south pass

2

I made it back alive, but after a migraine saturday afternoon I didn’t have as much time in the costume as I’d hoped. I’ll just have to make up for it with more cons in this monstrosity.

8

My interest in weary tormented Turkish men passing out needs to stop.

Quick recap of the scene, Kuzey had sworn to avenge his murdered best friend and wears himself thin in grief and restlessness to find the killer. He winds up in jail in the process and his father is there to bail him out. He desperately tries to pull his son out of this suicidal mission, but Kuzey is too despaired, too tired, too drained… and passes out. 

I mean Aladdin sucks for a lot of reasons, but one thing that annoys me in particular is how heavily it borrows South Asian imagery and passes it off for being “Middle Eastern” or “Arab” or whatever. For example:

  • The entire palace looking exactly like the Taj Mahal, for that matter, all the designs being reminiscent of anything South Asian
  • From what I know the word Sultan isn’t really used in Arabic, and usually refers to a Turkish or Indian king. Even if that’s not the case, the Sultan himself looks more like an Indian Sultan than an Arab king
  • Jasmine having a Bengal Tiger
  • Jasmine’s clothes aren’t really historically accurate from any place lol, but her clothes are closer to something a South Asian would wear than an Arab minus the dupatta
  • This doesn’t really count but I always associated parrots/parakeets with Pakistan lol
  • The name of the country is Agrabah. Agra is the name of the city the Taj Mahal is in
  • Yeah, so in conclusion I hate Aladdin
In 1997 the South African government passed a law setting up, among other things, a marketplace for medicines based on affordable prices. Clause 15c relied on two practices agreed under the World Trade Organisation’s guidelines.

One, compulsory licensing, allows businesses in a country in a state of emergency to manufacture generic products paying only a royalty to the patent owner. The second, parallel importing, lets a nation import drugs made more cheaply in one country than in another.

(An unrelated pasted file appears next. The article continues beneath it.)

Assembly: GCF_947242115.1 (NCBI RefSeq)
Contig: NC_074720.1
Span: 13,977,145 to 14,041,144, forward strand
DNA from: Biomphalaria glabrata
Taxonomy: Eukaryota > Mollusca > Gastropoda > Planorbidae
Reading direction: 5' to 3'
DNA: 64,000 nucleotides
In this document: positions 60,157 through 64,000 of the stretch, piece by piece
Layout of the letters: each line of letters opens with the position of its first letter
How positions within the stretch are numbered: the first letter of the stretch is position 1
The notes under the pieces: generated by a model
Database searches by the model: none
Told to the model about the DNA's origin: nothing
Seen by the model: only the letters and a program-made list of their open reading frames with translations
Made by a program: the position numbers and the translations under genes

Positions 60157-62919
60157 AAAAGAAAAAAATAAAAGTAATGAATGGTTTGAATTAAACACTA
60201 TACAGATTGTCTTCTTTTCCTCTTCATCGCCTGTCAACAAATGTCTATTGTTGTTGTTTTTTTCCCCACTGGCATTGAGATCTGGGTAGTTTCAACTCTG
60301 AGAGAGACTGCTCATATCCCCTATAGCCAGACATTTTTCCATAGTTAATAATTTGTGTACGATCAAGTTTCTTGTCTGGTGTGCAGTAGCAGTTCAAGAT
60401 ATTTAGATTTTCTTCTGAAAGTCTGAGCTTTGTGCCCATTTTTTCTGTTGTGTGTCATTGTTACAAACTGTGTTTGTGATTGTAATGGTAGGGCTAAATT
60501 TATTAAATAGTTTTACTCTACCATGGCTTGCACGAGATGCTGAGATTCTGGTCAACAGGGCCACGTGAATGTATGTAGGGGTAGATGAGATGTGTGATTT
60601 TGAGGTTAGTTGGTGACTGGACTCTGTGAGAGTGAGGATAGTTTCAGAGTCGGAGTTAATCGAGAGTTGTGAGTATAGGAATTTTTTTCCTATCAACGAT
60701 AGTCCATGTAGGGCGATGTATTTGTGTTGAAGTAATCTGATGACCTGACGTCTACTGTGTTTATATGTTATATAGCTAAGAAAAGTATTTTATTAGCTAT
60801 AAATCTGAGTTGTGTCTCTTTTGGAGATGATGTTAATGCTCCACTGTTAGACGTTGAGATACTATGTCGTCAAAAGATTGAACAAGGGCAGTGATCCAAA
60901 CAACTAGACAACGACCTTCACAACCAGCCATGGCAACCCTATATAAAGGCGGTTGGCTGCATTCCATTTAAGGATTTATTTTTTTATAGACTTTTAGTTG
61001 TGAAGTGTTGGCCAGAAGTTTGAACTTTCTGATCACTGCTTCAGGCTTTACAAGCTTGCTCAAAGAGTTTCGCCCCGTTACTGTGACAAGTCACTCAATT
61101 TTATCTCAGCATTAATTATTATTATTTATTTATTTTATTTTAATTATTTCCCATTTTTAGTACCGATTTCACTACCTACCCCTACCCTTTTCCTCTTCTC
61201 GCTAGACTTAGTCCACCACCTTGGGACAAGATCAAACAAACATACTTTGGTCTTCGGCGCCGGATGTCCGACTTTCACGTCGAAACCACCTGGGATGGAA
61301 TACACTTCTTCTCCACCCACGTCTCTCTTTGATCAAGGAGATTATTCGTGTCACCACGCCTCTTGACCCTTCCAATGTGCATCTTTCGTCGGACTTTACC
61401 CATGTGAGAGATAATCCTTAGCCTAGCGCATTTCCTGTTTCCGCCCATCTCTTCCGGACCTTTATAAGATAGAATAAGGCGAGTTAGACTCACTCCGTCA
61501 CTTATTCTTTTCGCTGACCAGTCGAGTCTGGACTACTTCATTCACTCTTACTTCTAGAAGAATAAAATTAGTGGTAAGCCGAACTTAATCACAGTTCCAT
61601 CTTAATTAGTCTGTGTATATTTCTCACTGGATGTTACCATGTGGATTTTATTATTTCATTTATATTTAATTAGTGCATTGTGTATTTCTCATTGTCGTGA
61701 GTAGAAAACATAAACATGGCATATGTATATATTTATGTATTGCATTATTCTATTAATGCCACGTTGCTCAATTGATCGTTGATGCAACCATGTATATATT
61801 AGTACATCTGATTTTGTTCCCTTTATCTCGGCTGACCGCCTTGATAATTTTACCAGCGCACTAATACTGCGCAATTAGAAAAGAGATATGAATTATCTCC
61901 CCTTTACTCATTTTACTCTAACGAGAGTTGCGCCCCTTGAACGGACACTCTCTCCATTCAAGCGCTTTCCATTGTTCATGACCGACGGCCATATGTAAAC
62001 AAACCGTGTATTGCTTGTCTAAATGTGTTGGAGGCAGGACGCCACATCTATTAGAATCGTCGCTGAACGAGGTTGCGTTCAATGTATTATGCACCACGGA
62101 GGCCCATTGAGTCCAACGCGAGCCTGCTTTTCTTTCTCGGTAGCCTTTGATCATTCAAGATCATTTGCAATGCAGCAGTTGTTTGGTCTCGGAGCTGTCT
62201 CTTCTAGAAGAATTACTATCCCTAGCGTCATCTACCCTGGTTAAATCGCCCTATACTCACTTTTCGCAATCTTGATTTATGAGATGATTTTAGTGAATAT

Patent rights for the HIV cocktail would cost the South African health service an inconceivable $10,000 per Aids patient. Using the mechanisms under Clause 15c would reduce the costs by between 50 and 90 percent.

But the legislation was labelled ‘piracy’ by Pharma - the Pharmaceutical Research and Manufacturers of America. This is a formidable alliance of the nation’s 100 biggest drugs companies. They claimed the South African law would violate patents and undermine profits on which research depended.

For a battle against a government led by the world’s most popular leader, Pharma needed political clout, and chose a consultancy called Podesta .Com.

It chose well. What was formerly Podesta Associates was founded by two brothers from Chicago, John and Anthony, and rated by Washingtonian magazine among the top 20 lobbying groups in the capital.

Both men were heavy-hitting Democrats, both had the President’s ear and were especially close to Gore. Both were members of President Clinton’s transition team when he took office in 1992. John remained at the White House, later becoming Chief of Staff, while Tony streamlined the company. ‘We Help You Change Outcomes’ was his slogan.

The Clinton administration, with John Podesta as Chief of Staff, went to war over South Africa’s anti-Aids drive. Trade Representative Charlene Barshevsky denied South Africa tariff breaks on its exports to the US. Gore told Nelson Mandela to his face that the US would not tolerate the legislation.

South Africa refused to back down, and the pharmaceutical companies intervened directly. They sued: led by Pharma, the massive Bristol Myers Squibb from the US, Britain’s SmithKline Beecham and Glaxo (through its South African subsiduary), Germany’s Bayer, Roche of Switzerland, France’s Rhne-Poulenc and a host of others.